Links for August 1, 2019

‘Now pour the tea’: An Aesthetic Evaluation of Picard’s Tea Sets

Captain Jean-Luc Picard’s famous drink order “Tea. Earl Grey. Hot,” is among the Star Trek universe’s most well-known sayings. It’s become synonymous with Patrick Stewart’s Picard. Along with the…

The Trade Journal Cooperative

The Trade Journal Cooperative (TJC) is a subscription service which delivers a lovingly curated niche trade journal to your door every quarter. Our editors painstakingly comb through the back alleys of capitalism to bring you fascinating publications like Pasta Professional, American Funeral Director, and Plumber Magazine.

Tortoise | TNT Full Set

Stereolab live at Pitchfork Music Festival 2019 (Full HD)

Links for July 28, 2019

The Machine Intelligence of Autechre’s Confield

Instead, what we hear transforms the repetitive, rotational gear-grinding of Tri Repetae and Chiastic Slide into a study of complex systems, the sounds of neural networks and telecommunication hubs. Booth and Brown seem especially careful about how they open each of their albums; though it’s unclear what their intentions are here, if they had had any hopes of disruption, then their efforts were a success. The effect — both as an isolated listening experience and with greater respect to their evolution as producers — is jarring.

Where Does Generative Design Belong? Designers Must Decide

“With generative design it’s possible to create structures that we, as human designers and engineers, could never have created otherwise,” said Andrew Morandi, senior product designer, Volkswagen Group. “One of the biggest surprises for me was seeing just how much material you could remove from a conventional wheel structure.”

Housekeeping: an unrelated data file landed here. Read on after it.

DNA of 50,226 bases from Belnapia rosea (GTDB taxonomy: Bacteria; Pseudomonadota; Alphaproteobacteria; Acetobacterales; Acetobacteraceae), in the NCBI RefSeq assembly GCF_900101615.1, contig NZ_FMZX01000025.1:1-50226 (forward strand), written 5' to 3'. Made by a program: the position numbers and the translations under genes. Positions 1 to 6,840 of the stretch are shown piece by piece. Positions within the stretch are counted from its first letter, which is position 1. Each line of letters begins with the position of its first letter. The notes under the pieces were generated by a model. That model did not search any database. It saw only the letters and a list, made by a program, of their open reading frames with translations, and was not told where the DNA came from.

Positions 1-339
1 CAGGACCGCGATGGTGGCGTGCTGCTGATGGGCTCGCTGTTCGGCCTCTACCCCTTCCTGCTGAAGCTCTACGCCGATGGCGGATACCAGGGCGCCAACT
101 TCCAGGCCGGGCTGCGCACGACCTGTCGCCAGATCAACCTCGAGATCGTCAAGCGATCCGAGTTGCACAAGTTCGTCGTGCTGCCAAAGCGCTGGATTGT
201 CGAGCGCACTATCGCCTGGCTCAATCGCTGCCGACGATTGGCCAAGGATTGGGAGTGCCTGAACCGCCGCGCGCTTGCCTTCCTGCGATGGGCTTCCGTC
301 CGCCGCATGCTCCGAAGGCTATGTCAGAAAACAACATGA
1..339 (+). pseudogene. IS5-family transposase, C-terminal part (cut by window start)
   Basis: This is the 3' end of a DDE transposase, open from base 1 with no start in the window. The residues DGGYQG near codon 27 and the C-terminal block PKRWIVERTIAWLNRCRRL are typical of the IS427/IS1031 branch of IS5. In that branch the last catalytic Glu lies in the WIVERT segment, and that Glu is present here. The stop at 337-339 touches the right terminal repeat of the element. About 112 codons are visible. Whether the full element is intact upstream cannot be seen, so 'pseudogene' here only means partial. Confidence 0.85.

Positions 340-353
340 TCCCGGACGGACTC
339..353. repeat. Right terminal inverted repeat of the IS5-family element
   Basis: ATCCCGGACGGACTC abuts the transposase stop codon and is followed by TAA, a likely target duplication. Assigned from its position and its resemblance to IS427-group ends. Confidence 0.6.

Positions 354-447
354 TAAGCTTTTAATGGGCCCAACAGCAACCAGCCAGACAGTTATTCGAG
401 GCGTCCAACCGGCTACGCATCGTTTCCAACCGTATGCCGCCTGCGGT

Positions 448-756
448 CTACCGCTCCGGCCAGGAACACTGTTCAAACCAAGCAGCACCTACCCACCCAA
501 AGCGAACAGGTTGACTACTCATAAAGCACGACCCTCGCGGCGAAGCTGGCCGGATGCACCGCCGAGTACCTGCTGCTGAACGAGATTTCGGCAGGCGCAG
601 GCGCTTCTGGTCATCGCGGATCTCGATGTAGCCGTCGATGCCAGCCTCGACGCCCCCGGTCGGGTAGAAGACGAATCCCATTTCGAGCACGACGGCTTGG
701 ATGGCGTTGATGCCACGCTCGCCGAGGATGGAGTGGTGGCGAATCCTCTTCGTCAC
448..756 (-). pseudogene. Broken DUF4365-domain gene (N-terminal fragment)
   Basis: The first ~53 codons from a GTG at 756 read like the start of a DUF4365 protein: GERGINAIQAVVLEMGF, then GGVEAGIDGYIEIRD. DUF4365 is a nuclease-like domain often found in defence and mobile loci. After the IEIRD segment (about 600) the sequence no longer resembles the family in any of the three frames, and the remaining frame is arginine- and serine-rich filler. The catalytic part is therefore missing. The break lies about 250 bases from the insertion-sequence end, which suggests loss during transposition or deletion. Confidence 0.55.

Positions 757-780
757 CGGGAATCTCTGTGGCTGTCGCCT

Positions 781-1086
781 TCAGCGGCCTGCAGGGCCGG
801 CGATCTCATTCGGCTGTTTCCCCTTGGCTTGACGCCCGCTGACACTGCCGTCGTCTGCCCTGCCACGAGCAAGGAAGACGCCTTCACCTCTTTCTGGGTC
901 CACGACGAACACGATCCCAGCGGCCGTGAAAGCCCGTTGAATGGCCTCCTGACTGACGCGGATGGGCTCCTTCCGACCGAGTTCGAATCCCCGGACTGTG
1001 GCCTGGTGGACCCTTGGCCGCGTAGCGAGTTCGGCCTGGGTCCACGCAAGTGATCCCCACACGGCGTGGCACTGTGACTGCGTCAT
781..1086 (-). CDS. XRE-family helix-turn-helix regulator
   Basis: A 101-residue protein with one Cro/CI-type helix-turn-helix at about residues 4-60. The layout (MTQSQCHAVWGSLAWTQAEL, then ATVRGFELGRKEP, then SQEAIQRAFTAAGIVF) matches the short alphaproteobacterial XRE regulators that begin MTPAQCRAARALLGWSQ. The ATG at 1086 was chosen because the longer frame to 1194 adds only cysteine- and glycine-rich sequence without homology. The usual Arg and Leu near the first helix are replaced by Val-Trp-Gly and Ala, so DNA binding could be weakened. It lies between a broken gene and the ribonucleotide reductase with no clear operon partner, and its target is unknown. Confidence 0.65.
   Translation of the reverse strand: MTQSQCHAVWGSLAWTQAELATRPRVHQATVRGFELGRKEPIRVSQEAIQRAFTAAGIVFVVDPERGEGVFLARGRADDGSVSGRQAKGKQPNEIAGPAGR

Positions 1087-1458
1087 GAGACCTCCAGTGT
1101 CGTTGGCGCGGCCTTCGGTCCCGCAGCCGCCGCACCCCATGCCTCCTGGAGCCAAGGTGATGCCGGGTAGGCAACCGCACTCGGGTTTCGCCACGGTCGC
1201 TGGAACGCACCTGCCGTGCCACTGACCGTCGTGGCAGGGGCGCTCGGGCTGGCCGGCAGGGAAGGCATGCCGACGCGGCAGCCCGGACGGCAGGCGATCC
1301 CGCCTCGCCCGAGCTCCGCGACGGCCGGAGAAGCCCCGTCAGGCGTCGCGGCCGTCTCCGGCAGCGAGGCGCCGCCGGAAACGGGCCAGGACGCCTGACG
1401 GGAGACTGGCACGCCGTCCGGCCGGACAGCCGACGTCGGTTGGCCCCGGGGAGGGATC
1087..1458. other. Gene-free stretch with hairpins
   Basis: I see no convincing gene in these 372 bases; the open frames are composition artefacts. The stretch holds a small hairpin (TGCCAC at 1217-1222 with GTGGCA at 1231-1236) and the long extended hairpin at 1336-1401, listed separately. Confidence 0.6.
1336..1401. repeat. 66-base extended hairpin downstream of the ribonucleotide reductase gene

Word2vec: fish + music = bass

We know word2vec is rather good at certain kinds of analogies… Now let’s venture beyond these solid, stolid examples. We can use it on things that don’t have as clear-cut answers as do country capitals or past tenses. We can use it on cloudier concepts, and the results we get are occasionally surprising and appealing!

30 Weird Chess Algorithms: Elo World

Links for July 22, 2019

How to Draw a Stick Figure: a Complex Guide

With that remarkable skill, your dreams would come true! Imagine people approaching you on the street and asking you to draw a stick figure for them! You could become rich and famous! All you need to do to make it come true is to follow this life-changing tutorial. Let’s get started!

Krazy Kat Comics

This page goes into detail on how I used Machine Learning to find hundreds of Krazy Kat comics that are now in the public domain. As a result of this project, several hundred high resolution scans of Krazy Kat comics are now easily available online, including a comic that I couldn’t find in any published book!

The Don Martin Dictionary – Alphabetical list of sound effects from the pages of MAD Magazine.

Links for July 17, 2019

Doctor Who theme - Peter Howell’s Masterclass (1981)

Doctor Who | Jodie Whittaker - ’80s Title Sequence

Laverne & Nyssa & Shirley & Tegan